The second stage of the war began with the regrouping of Russian troops to the northeast. Backing down from the idea of a swift occupation of all of Ukraine, the Russian leadership ordered the army to concentrate on the Donbas. The idea was to strike from the east of Kharkiv Region to the south to take control of the Kramatorsk- Slovyansk agglomeration in the west of Donetsk Region and thereby cut off the entire VSU grouping in the Donbas from the rest of Ukraine. In April-May, Russian troops got out of their “columns” to form a full-fledged front. Thanks to their superiority in numbers, as well as artillery and heavy mortars, they managed, after heavy fighting, to occupy the strategically important triangle between Kharkiv, Luhansk and Donetsk, capturing such important cities as Izyum and Liman. This allowed them to overtake the last defensive line of the VSU in the west of Luhansk Region, the Sievierodonetsk-Lysychansk agglomeration. Meanwhile, after three months of continuous fighting, the garrison at Mariupol, an important Ukrainian stronghold on the Azov Sea coast, also surrendered. From the beginning of the invasion, Russia was forced to pour in resources to take the city, which allowed the Ukrainian military to prepare robust defense lines south of the regional capital of Zaporizhzhia, on the left bank of the Dnieper.

On the whole, however, the Russian plan failed. The Russian armed forces were unable to completely capture the hilly area between Izyum and Slavyansk and cross the Siverskyi Donets River on the northern flank of the Donetsk grouping of the VSU. Starting in July, the VSU also began to make active use of a new weapon: HIMARS rocket launchers. They made it possible for the VSU to destroy at least 20 large Russian ammunition depots and command posts in the Donbas and southern Ukraine. During the second stage of the war, the Russian army suffered enormous losses in people and equipment, with a simultaneous shortage of personnel and ammunition setting in. 
A Ukrainian soldier in a trench near Bakhmut, November 2022. Source: Wiki Commons
Third stage: Mistakes of the Russian political leadership

The third stage began at the end of August, when the VSU progressively carried out three surprise offensive operations in Kharkiv (in the direction of Izyum), Donetsk (Liman) and Kherson regions. Breaking through with groups of mobile infantry in jeeps and armored personnel carriers past the rare outposts of the Russian army outside major segments of the front, the VSU managed to get behind the lines of motorized Russian groupings and put them in danger of encirclement. Thus, Russian forces were forced to beat a swift retreat, leaving behind 500 pieces of heavy equipment damaged or without fuel.

The finale of the campaign was the decision of the Russian leadership to withdraw the grouping from the right bank of the Dnieper, abandoning Kherson and the western half of Kherson Region, which had just officially become part of Russia after a “referendum.” The reason for the retreat was the inability to effectively supply the grouping and the civilian population of the occupied territory. Crossings across the Dnieper were frequently harassed by VSU HIMARS attacks, which came from close range following the September VSU offensive in the north of right-bank Kherson Region.

The VSU’s success had much to do with the mistakes of Russia’s political leadership. First, it put troops on the right bank of the Dnieper, but in numbers clearly insufficient to capture such large cities as Mykolaiv, Kryvyi Rih and more so Odessa, which were the ultimate goal of the offensive in the south. Then, when the army suffered huge losses along the entire front, and the soldiers who reached the rear refused to go back and fight, the Russian authorities hesitated to mobilize, rightly believing that a draft would spur discontent at home.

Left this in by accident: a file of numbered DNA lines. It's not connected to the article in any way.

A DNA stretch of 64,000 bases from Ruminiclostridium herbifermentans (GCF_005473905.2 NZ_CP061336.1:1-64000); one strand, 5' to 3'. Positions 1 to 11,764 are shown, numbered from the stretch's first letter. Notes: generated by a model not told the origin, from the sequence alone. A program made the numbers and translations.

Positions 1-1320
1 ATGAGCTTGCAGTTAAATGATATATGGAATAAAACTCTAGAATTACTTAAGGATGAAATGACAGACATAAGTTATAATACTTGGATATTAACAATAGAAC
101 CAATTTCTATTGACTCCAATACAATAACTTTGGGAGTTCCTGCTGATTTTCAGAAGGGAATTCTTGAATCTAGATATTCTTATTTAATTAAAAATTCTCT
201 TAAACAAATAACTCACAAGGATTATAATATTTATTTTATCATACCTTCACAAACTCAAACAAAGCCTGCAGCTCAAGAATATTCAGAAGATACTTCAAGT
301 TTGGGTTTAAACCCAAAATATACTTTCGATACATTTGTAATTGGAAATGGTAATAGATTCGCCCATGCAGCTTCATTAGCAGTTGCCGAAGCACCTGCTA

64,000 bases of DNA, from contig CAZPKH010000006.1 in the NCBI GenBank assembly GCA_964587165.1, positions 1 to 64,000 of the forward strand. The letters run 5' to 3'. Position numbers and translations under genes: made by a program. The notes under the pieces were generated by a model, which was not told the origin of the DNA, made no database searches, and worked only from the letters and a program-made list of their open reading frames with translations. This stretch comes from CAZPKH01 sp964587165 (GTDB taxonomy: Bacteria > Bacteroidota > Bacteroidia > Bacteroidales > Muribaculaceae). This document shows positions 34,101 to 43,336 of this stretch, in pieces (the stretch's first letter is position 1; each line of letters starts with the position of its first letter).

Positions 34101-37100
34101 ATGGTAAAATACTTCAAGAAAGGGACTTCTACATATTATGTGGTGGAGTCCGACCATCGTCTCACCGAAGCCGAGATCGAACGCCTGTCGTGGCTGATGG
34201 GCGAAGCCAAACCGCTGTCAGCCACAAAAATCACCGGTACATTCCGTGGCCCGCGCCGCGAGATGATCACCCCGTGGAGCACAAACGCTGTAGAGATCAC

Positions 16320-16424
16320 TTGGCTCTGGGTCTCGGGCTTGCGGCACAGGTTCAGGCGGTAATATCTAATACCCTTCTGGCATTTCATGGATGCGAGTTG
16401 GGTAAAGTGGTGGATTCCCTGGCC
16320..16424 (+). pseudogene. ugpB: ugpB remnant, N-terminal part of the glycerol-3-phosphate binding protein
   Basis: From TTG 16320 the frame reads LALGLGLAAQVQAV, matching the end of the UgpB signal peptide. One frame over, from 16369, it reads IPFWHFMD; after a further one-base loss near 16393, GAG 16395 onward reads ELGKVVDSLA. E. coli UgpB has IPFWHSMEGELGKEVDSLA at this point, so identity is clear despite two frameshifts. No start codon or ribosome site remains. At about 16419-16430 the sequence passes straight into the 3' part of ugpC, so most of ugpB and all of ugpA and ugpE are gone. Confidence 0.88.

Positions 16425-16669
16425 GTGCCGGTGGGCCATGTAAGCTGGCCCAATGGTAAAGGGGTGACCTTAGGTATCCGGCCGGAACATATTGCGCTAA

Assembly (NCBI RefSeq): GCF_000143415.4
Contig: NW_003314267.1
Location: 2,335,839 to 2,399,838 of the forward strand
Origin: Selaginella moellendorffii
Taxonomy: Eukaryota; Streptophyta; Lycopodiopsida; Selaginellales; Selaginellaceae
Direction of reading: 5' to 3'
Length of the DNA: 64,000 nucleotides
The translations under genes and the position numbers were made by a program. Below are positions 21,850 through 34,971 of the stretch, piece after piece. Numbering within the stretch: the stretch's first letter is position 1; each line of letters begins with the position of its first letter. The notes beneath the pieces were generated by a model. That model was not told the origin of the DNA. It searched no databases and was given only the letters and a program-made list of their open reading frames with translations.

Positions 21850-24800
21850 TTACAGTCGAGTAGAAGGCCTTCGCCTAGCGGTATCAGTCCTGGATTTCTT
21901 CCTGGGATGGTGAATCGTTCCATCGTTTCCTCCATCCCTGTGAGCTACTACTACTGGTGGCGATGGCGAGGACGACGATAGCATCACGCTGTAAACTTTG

Instead of mobilizing, the Putin regime tried to solve the manpower shortages by creating various ersatz formations, including battalions of volunteers put together by regional governors and battalions of prisoners recruited in jails in June by Wagner PMC head Yevgeny Prigozhin. However, this clearly failed to stop the bleeding, and the VSU managed to take advantage of the opportunity, with Russian troops going on the defensive in August. This made it possible for the VSU to completely liberate the east of Kharkiv, the western half of Kherson and the north of Donetsk regions.

Fourth stage: War in the trenches and the battle for Bakhmut

However, during the fourth stage of the war – from November to the present day (February 20) – the front stalemated again.
"Thanks to the mobilization, the Russian army could 'plug holes' in the front line. Both armies dug in and trench warfare began. The VSU was not ready to break through the fortified positions of the Russian infantry, supported by artillery."
For that, the VSU does not have enough armored vehicles or shells. Moreover, Russian forces, primarily PMC Wagner, managed to seize the initiative and go on the offensive in the middle segment of the front, around the Bakhmut-Soledar agglomeration. Soledar has already been captured, while Bakhmut will probably fall soon.

However, major offensives that had been expected from both sides have not materialized. If they do not start before the end of February, it seems likely that key battles will be pushed off until May-June, when the ground dries up and heavy equipment can move across land.
"Overall, the resources of both sides seem set to be depleted within a year, with a final stabilization of the front to follow."
As part of the planned offensive, the VSU could retake the southeastern regions of the country (half of the Donetsk, Zaporizhzhia and Kherson regions) or liberate the Sievierodonetsk-Lysychansk agglomeration. Russian forces, meanwhile, could extend the occupied territory in the Donbas or try to approach the city of Zaporizhzhia and storm it. Still, this would not fundamentally change the situation. Ukraine has neither the strength nor the means to completely liberate the whole country, including the Donbas and Crimea. Western support is compensating Ukraine’s losses, though it is not tipping the scales. Russia is not strong enough to bring Ukraine to its knees. The most likely outcome is a truce along a line cutting through the Donbas and the southeast of the country.